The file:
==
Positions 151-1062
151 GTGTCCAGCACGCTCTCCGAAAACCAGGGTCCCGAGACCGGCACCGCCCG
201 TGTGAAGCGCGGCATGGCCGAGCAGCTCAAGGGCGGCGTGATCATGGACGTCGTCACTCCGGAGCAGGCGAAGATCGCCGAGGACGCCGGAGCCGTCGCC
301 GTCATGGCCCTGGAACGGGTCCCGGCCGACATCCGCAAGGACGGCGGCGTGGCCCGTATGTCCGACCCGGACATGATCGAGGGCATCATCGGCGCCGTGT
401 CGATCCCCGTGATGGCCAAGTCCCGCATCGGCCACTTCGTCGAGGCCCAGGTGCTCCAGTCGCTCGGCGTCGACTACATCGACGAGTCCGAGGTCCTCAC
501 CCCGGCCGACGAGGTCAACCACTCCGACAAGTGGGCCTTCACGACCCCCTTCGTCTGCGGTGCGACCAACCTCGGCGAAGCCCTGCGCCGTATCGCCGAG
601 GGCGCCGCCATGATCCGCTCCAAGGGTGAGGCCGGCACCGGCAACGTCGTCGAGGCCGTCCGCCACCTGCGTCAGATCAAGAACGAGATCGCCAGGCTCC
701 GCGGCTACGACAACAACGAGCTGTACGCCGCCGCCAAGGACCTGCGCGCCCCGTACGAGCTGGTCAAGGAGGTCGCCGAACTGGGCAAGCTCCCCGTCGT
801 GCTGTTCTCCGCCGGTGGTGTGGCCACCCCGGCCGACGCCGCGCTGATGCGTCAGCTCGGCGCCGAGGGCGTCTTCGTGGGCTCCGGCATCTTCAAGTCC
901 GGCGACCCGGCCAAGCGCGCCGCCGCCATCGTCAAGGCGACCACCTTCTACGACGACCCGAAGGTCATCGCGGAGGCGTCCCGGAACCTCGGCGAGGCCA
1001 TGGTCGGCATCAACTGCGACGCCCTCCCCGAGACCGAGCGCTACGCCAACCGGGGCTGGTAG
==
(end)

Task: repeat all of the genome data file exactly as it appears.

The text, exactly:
Positions 151-1062
151 GTGTCCAGCACGCTCTCCGAAAACCAGGGTCCCGAGACCGGCACCGCCCG
201 TGTGAAGCGCGGCATGGCCGAGCAGCTCAAGGGCGGCGTGATCATGGACGTCGTCACTCCGGAGCAGGCGAAGATCGCCGAGGACGCCGGAGCCGTCGCC
301 GTCATGGCCCTGGAACGGGTCCCGGCCGACATCCGCAAGGACGGCGGCGTGGCCCGTATGTCCGACCCGGACATGATCGAGGGCATCATCGGCGCCGTGT
401 CGATCCCCGTGATGGCCAAGTCCCGCATCGGCCACTTCGTCGAGGCCCAGGTGCTCCAGTCGCTCGGCGTCGACTACATCGACGAGTCCGAGGTCCTCAC
501 CCCGGCCGACGAGGTCAACCACTCCGACAAGTGGGCCTTCACGACCCCCTTCGTCTGCGGTGCGACCAACCTCGGCGAAGCCCTGCGCCGTATCGCCGAG
601 GGCGCCGCCATGATCCGCTCCAAGGGTGAGGCCGGCACCGGCAACGTCGTCGAGGCCGTCCGCCACCTGCGTCAGATCAAGAACGAGATCGCCAGGCTCC
701 GCGGCTACGACAACAACGAGCTGTACGCCGCCGCCAAGGACCTGCGCGCCCCGTACGAGCTGGTCAAGGAGGTCGCCGAACTGGGCAAGCTCCCCGTCGT
801 GCTGTTCTCCGCCGGTGGTGTGGCCACCCCGGCCGACGCCGCGCTGATGCGTCAGCTCGGCGCCGAGGGCGTCTTCGTGGGCTCCGGCATCTTCAAGTCC
901 GGCGACCCGGCCAAGCGCGCCGCCGCCATCGTCAAGGCGACCACCTTCTACGACGACCCGAAGGTCATCGCGGAGGCGTCCCGGAACCTCGGCGAGGCCA
1001 TGGTCGGCATCAACTGCGACGCCCTCCCCGAGACCGAGCGCTACGCCAACCGGGGCTGGTAG